A peculiarity about owning devices is that we buy them partly because they are small and portable, but then we make them larger and bulkier to keep them safe.
The iPad is a sturdy device, more so than a MacBook Pro, I wager, because it has no external and few internal moving parts. There are no hinges, clasps, hard drives, or dvd players to stop opening, grabbing, spinning, or scanning. It’s just a pretty slab of aluminum and glass that wakes up almost instantly at the touch of a button, ready to do its digital duty.
The problem is that you’ll want to protect it, and in doing so you ruin its beauty.
Any case you put on your iPad diminishes it in both function and aesthetics. Take one of those neoprene covers, for example; to protect the iPad they must have thickness. If it’s thick then it adds bulk, making your sleek tablet chubby in all the wrong places. Hardshell cases are thinner than the neoprene models, but they tend to cheapen the classy brushed aluminum look, replacing it with colorful plastic. A slipcover case hides the iPad and you have to remove the device from the case to use it, thus negating the protection of the case.
Then there are the “clamshell” cases. These are the ones that fully encase your iPad and have a hinged cover to protect the glass screen. While these cases arguably do the best job of keeping your iPad safe, they also conceal your iPad the most, and add the most bulk.
Since it looks like we’re going to pad out our devices anyway we may as well get the best case we can. Unfortunately, the Incase Convertible Book Jacket for iPad doesn’t quite fit the bill.
At first glance the Incase Jacket looks like it should do a better than average job of protecting my iPad. The covering panels are thick and leather-like, it provides good corner and edge protection, every part that touches my iPad is covered with a felt-like cloth material, and when my iPad is in it the case makes the device feel even more substantive than it already does. Add to that the convenience of a built-in stand and you have a case that appears to be just what the doctor ordered.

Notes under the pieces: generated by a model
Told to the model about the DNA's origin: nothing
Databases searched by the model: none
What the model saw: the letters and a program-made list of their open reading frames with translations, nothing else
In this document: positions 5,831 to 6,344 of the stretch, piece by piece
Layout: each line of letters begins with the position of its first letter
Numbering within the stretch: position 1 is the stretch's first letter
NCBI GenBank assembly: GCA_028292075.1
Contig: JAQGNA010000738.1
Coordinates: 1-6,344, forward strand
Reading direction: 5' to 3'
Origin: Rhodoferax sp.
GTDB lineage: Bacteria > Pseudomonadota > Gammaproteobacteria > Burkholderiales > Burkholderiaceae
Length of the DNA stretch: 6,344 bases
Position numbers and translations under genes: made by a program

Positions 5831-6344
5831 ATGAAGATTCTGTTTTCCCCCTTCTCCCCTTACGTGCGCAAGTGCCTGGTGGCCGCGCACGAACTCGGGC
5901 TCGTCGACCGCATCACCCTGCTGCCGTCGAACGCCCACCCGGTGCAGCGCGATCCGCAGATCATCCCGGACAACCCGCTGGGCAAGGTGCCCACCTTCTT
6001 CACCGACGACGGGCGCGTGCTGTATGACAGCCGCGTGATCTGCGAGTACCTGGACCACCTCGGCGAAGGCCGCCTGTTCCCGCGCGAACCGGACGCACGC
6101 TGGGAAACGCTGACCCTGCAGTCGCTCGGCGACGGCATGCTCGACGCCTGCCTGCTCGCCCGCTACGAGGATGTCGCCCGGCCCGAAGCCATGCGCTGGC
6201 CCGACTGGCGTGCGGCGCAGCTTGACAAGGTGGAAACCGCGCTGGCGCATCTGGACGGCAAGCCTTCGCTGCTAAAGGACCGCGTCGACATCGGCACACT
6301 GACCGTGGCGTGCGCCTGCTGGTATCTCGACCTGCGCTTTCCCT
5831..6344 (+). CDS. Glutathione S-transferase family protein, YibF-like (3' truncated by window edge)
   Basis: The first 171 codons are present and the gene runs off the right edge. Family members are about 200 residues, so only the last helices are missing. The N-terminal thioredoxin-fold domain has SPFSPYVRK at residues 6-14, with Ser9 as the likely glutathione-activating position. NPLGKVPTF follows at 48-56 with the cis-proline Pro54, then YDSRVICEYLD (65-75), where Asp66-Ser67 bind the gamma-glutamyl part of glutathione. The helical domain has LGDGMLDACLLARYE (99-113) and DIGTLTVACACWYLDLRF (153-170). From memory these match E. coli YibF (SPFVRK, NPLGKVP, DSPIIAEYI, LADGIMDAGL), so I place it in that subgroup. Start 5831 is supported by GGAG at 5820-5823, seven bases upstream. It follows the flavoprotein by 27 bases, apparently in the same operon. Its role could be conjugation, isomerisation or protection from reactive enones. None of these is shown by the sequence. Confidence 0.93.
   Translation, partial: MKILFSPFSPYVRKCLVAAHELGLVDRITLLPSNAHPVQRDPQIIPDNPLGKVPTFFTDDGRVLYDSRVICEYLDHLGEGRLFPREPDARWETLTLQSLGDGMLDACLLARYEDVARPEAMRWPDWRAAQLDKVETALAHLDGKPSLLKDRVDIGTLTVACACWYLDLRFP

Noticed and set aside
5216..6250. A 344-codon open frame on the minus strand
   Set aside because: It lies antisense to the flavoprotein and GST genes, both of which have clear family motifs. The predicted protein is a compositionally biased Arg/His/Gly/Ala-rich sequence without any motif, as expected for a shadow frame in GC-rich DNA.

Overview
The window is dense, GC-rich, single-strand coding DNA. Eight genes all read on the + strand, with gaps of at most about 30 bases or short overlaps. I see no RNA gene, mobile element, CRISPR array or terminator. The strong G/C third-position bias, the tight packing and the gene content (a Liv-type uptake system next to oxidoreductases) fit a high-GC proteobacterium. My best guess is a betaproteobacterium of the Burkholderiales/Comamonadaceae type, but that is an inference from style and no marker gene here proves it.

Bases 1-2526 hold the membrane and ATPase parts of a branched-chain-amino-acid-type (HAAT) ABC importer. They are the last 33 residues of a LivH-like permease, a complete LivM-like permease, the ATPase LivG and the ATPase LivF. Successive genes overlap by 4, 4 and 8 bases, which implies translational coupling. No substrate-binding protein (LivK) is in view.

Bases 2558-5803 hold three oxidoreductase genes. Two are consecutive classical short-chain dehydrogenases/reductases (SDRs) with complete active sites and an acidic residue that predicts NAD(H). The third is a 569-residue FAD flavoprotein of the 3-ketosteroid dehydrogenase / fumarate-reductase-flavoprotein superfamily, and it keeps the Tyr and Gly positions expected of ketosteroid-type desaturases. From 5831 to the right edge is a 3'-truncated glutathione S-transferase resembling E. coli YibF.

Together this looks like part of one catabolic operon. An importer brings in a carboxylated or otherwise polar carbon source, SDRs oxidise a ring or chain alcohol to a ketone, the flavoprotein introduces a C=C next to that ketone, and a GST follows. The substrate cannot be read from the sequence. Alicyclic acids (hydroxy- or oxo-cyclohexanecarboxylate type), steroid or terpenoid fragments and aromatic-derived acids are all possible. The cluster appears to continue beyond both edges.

Using the case for a week, however, revealed at least one glaring problem: My iPad tends to slide out of the case when in use. This is especially noticeable while using the case as a landscape stand. As you can see in the photo, the side of my iPad is peeking out of the bottom. Fortunately, in this setup, only the very edge of the screen is covered. It becomes a real problem when I’m playing games. I’m not sure why it happens, but after about five minutes of play my iPad is far enough out of the case that the side of the screen is covered enough to interfere with gameplay, and I must push it back in. If that wasn’t bad enough, because the iPad is not fully seated, all of the port openings in the case are off center and you have to push the device back in to plug in headsets or the sync cable.
In Star Trek: The Next Generation, Captain Picard’s jersey would often ride up while he sat. When he stood he would use both hands and tug the jersey into its proper place. The Captain performed this tug so often that it became known as “The Picard Maneuver.” Such adjustments add depth to TV characters, but in real life it can be more than a little aggravating. Such is the case with the Incase Jacket.
The bulk of the case doesn’t help matters much either as I am now holding a device almost twice as thick and noticeably heavier.
It’s annoying, and for the sixty dollar asking price I shouldn’t have to keep shoving my iPad back in the case no matter what the situation.
The Incase Convertible Book Jacket for iPad looks good and does a good job of protecting your iPad, but in the end the added bulk and the insecure hold it has on my iPad diminishes it enough to where I can just barely Recommend* it.
|Review Item||Incase Convertible Book Jacket for iPad|
* Note: My rating system goes like this:
- Get it Now! - Highest rating and an absolute must-have
- Highly recommend - Minor flaws, but a great product
- Recommend - Flawed, but still a solid product
- So-so - Problem product that may find a niche market
- Avoid - Why did they bother making it? A money waster.